HOW TO PROTECT AGAINST RANSOMWARE
According to today's (Sunday May 14, 2017) statistics, over 200,000 businesses in over 200 countries have been hit by the most recent ransomware. This malware was able to take advantage of a vulnerability in the Windows operating system–at least those that had not updated in the past month.
But more attacks are coming. The question is: How do I and my business protect our systems agains ransomware (and other malware) attacks?
There is an endless race between cyber criminals and cyber security experts. The criminals look for zero-day exploits (system or application vulnerabilities that have not yet been discovered and resolved by either the security experts or the product developers), and the security experts and product developers are trying to patch security vulnerabilities before the criminals find them.
In this particular case, the vulnerability had been patched by Microsoft over a month ago. If a computer system is kept up to date, the vulnerability has been fixed, and the ransomware will have no effect on the computer.
- This gives us the first thing that must be done to maintain security–keep all systems and applications up to date. US-CERT (the good folks responsible for developing best practices to help keep our systems secure) now recommends updating systems and applications as soon as possible. Now, that isn't as concrete as I would have put it, but it works.
- Always log in with a non-administrator account. In many cases, malware is able to assume the power of the logged-in user. If the user logs in with an administrative account, the malware has administrative privileges–like being able to modify the operating system.
- Restrict knowledge of administrative passwords to only those with the knowledge and skills to properly use them. Within a business environment, this means only IT department and some leadership personnel know the administrator passwords. This helps to prevent users from logging in as an administrator, as well as preventing otherwise well-intentioned users from inflicting unintentional damage by authorizing the installation of malicious software.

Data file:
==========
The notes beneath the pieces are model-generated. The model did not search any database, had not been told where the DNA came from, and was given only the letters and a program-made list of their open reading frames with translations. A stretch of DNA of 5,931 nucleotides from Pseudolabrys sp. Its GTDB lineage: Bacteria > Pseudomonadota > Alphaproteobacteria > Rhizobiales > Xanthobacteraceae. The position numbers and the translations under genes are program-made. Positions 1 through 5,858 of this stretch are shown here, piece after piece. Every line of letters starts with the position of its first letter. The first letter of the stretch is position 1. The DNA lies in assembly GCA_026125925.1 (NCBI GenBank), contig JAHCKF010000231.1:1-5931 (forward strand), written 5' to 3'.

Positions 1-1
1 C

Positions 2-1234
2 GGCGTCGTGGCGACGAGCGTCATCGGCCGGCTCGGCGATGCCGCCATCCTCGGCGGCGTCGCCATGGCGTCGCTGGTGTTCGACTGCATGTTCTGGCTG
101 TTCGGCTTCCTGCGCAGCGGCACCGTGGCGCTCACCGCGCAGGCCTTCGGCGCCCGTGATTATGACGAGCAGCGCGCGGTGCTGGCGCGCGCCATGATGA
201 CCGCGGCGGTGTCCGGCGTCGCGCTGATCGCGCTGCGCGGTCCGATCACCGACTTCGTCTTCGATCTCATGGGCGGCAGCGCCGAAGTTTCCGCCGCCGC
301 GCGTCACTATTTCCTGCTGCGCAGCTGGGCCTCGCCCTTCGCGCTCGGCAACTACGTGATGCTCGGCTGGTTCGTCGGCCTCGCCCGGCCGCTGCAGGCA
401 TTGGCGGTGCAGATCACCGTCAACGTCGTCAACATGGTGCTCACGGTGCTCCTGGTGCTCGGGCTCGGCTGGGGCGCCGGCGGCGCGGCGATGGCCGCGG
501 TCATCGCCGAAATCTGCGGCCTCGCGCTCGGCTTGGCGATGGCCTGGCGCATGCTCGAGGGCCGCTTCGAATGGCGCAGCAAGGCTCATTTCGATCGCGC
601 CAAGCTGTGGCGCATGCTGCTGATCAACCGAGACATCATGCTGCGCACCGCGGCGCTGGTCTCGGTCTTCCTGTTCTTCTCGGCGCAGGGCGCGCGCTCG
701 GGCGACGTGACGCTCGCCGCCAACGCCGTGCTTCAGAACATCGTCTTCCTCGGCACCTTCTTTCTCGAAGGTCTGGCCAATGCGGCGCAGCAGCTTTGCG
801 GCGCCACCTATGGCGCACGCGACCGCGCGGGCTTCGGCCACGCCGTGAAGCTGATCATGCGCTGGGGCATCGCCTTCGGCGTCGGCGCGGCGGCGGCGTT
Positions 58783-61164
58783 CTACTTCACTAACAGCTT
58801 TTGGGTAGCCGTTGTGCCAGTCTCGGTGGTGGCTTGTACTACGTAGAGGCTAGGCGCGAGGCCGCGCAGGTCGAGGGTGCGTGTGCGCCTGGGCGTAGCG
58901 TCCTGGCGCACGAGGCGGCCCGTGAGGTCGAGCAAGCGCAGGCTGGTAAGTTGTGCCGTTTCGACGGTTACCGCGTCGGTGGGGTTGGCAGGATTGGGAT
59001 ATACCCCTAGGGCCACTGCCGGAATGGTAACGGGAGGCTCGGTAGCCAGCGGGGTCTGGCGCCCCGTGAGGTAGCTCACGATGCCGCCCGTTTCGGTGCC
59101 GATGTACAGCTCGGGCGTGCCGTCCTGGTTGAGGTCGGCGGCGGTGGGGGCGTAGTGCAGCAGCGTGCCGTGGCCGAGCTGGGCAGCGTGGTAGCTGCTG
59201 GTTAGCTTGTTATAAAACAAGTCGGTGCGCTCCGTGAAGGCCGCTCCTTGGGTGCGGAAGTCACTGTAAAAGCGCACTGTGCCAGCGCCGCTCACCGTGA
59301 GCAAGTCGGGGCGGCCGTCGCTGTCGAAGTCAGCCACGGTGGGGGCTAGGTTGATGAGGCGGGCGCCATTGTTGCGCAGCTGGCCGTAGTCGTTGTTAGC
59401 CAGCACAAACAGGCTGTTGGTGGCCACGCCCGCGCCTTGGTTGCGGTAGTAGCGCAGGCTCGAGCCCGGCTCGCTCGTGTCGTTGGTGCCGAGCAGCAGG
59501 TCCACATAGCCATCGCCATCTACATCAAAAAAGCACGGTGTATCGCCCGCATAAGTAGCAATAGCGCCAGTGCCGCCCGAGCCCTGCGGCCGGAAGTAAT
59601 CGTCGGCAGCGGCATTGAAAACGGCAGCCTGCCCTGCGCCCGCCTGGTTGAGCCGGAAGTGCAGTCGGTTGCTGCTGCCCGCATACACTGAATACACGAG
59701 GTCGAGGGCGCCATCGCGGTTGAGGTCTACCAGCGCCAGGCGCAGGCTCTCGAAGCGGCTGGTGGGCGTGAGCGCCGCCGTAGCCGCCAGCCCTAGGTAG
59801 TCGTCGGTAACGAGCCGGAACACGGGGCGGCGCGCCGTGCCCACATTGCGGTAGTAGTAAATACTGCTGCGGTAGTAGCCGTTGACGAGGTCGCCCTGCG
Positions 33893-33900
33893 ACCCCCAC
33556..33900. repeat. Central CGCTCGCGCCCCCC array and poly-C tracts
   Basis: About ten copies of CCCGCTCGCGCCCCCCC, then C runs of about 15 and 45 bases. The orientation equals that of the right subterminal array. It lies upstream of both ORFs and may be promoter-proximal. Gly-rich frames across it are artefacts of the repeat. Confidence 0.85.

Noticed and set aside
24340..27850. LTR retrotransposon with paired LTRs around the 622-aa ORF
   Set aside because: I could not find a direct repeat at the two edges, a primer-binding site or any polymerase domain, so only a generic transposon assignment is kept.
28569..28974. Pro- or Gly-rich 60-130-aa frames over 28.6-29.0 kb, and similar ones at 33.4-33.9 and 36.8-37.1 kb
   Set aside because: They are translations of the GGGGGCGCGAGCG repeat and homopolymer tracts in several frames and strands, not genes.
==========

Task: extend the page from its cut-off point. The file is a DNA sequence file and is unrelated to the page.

- Designate only one person or one team to support the IT infrastructure. Yes, even with computer systems, too many chefs spoil the broth. Different experts have different support strategies. Each may work well by itself, but conflict with others. Choose a qualified person or team to provide your routine maintenance, repair, and needs assessments.
- All data is stored on encrypted devices. This includes not only the boot device, but secondary, external, and backup devices. This helps prevent data from being accessed by unauthorized persons.
- Maintain at least one on-site and one off-site backups. If a computer becomes infected, the infection will attack any attached backup device. Keeping a backup off-site helps to ensure it is healthy.
- Use only strong passwords. The definition of strong password is a hotly debated topic. Currently, US-CERT specifies a minimum of 15 characters. It is also recommended to have at least one each of lower case, upper case, numeric, and special characters.
- Use unique passwords. Should a criminal gain access to your Facebook password, and it happens to be the same used with your bank account, there is a much better chance the criminal will be driving a new Tesla next week than you.
- All IT equipment must pass a security audit before accessing your network or other IT equipment. This includes phones, USB thumb drives, tablets, and anything else that can connect to your Wi-Fi or Ethernet network.
- All non-business IT equipment must be on a separate network. If your business allows guests to access a Wi-Fi network, set up a separate guest network. The same is true for staff who use their personal phones or equipment. As you have no control over the integrity of these systems, they cannot be allowed on the company network. But a guest network keeps the two separated.